Letters to the Editor: ‘White privilege’ tries to point out injustice

Plus a query about why we don’t process our own oil here.

Dear Editor,

Recently, people have been outraged about posters using the term “white privilege”. I don’t think the people opposing these posters are necessarily bad people, but are simply uneducated.

To put this into perspective, I have an example involving two tragedies. A few weeks ago, a young man named Ryan Shtuka, aged 20, went missing at Sun Peaks trying to walk home from a party while intoxicated. Ryan is a white man from a fairly well-off family; they were able to make the public aware of his disappearance, as well as put resources into helping find him.

Recently, a First Nations kid named Tyris Peters went missing. I have only seen a small number of people “share” a post acknowledging his disappearance. I’ve read comments saying that he’s “just a dumb Native kid” who is “probably drunk in a ditch”.

I don’t know Tyris or Ryan, but we are treating one as a tragedy and one as no big deal. Some people may not even realize this is happening, or that their thoughts are inclined this way.

This is white privilege. Ryan’s life is not more valuable than Tyris’s, nor is Tyris’s more valuable than Ryan’s. However, we ignore and continue to ignore it when kids like Tyris go missing, but “stop at nothing” until kids like Ryan are found.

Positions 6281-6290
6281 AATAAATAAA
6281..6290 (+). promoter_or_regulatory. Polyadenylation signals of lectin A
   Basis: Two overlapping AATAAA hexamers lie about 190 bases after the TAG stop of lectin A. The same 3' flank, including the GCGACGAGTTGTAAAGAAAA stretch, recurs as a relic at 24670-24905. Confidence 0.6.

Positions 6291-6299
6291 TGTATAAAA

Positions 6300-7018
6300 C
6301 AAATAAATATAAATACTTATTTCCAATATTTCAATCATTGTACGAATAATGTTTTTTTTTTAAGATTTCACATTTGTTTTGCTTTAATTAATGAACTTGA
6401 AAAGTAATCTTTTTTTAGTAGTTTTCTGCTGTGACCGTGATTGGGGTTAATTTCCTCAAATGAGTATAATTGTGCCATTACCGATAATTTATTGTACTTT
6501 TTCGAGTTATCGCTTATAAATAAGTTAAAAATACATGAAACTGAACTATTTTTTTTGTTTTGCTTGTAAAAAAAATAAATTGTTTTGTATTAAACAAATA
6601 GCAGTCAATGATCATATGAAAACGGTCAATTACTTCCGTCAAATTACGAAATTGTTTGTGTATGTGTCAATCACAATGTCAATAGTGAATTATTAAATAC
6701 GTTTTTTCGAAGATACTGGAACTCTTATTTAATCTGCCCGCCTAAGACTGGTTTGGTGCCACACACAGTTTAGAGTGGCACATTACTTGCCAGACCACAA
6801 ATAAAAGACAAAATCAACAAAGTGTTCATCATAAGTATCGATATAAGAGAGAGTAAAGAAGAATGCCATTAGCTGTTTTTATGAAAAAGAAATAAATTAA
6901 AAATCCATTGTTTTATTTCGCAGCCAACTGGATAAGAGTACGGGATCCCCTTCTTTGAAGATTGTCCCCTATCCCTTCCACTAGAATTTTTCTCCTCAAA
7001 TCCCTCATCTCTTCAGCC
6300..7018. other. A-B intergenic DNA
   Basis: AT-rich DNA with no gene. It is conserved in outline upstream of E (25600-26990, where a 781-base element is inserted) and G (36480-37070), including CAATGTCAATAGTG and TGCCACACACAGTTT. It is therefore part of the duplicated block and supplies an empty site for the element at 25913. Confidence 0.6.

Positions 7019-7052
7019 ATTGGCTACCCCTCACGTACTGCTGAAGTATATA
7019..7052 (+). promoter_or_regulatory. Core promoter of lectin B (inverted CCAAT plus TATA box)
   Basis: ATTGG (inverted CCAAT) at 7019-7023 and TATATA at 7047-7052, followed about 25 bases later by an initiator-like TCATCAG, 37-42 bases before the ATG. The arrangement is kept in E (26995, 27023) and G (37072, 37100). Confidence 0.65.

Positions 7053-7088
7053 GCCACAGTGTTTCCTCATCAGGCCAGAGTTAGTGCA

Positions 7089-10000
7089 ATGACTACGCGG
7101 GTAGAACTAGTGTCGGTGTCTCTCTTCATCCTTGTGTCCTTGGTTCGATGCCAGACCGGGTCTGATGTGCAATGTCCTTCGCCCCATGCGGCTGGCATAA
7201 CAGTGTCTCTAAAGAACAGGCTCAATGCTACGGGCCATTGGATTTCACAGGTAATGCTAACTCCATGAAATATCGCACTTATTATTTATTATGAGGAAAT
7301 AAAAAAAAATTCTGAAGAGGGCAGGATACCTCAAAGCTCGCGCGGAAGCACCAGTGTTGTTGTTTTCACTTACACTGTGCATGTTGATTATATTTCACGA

White privilege isn’t trying to degrade white people, nor is it trying to point out differences. The term “white privilege”’ simply hopes to point out the systemic injustice that people of colour face.

Skylar Dubois

A white kid from

Cache Creek, B.C.

Dear Editor,

With all the jingoism over Kinder Morgan’s pipeline expansion creating jobs—and almost all of it temporary work (http://bit.ly/2EMpF7A)—it’s conspicuous how there’s no mention of creating actual long-term employment by processing enough of our own crude to, at the very least, supply the expensive gas-consumption requirements of Canadians, instead of exporting the bulk raw resource, then importing the finished product.

A similar question could be asked in regards to our raw-log softwood exports abroad.

After thirty years of consuming mainstream news media, I’ve yet to come across a seriously thorough discussion on why our national and provincial governments consistently refuse to alter this practice, which undoubtedly is the most profitable for the huge Texas-based corporation. And I’m not talking about open-and-closed on the same sole day, with the topic discussion parameters constrained to the point that the outcome seemed predetermined.

If the Americans can extract and process their own oil, as well as our crude and logs, then we should be equally as patriotic—thus Canada First—even if it means paying slightly more for Canadian wages than those in the U.S.

Frank Sterle, Jr.

White Rock, B.C.


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